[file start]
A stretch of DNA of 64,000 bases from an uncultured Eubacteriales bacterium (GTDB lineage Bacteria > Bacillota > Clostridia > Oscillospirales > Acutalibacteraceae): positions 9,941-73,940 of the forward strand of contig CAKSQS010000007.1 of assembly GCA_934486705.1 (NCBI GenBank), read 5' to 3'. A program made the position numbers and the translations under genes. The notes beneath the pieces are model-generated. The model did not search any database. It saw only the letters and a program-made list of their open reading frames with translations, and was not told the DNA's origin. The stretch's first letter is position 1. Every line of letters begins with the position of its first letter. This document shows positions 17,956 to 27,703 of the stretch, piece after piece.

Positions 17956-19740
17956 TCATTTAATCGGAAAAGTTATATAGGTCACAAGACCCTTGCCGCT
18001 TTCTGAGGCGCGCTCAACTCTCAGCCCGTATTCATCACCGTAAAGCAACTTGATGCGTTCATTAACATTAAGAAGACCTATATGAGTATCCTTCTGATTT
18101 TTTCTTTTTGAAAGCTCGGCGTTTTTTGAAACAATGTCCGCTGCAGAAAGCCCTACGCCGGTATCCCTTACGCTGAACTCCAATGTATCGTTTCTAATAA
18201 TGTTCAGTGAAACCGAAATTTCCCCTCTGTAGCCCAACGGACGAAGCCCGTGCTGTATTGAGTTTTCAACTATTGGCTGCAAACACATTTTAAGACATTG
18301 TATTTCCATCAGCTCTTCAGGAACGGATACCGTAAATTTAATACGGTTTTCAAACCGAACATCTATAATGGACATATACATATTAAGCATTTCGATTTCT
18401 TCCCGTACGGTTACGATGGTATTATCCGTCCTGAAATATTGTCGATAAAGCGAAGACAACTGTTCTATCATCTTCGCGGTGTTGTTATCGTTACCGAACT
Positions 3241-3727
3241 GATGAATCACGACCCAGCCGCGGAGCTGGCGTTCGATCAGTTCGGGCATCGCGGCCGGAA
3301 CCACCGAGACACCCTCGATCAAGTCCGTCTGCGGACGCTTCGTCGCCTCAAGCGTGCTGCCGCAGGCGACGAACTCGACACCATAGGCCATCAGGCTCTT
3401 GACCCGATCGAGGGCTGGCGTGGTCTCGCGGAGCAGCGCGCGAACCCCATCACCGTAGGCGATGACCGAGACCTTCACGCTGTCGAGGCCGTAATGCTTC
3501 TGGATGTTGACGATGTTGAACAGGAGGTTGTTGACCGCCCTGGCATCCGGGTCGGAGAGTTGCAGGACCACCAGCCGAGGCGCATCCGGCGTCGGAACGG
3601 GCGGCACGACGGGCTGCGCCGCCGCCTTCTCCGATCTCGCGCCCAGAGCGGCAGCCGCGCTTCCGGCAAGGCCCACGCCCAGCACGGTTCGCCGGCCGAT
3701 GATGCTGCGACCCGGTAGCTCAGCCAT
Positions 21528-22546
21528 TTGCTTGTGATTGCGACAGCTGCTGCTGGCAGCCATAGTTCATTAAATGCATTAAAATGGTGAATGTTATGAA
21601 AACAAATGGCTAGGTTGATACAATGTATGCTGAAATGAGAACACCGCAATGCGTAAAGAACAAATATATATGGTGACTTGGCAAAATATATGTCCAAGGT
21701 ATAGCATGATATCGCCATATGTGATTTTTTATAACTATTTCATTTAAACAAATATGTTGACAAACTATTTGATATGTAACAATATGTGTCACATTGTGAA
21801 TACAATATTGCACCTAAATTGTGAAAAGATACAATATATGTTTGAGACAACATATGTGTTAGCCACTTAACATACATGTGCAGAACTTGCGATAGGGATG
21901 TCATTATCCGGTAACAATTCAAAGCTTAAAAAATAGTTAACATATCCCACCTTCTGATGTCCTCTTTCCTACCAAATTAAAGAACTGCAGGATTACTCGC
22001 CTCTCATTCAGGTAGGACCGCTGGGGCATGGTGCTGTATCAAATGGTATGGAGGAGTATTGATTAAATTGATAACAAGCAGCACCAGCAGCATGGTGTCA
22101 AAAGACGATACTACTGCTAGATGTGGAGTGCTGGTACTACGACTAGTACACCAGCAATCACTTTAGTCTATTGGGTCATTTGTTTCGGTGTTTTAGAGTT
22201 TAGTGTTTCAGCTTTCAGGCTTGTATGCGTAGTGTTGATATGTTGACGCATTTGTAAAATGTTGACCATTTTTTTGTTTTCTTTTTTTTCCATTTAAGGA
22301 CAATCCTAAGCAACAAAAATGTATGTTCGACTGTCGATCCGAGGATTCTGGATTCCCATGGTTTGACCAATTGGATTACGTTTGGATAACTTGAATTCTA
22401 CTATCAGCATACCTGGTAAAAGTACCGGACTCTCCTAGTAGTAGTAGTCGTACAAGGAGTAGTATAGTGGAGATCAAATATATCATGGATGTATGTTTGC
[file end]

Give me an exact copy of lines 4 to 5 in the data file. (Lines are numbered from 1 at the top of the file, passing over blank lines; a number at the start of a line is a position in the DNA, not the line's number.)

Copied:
18001 TTCTGAGGCGCGCTCAACTCTCAGCCCGTATTCATCACCGTAAAGCAACTTGATGCGTTCATTAACATTAAGAAGACCTATATGAGTATCCTTCTGATTT
18101 TTTCTTTTTGAAAGCTCGGCGTTTTTTGAAACAATGTCCGCTGCAGAAAGCCCTACGCCGGTATCCCTTACGCTGAACTCCAATGTATCGTTTCTAATAA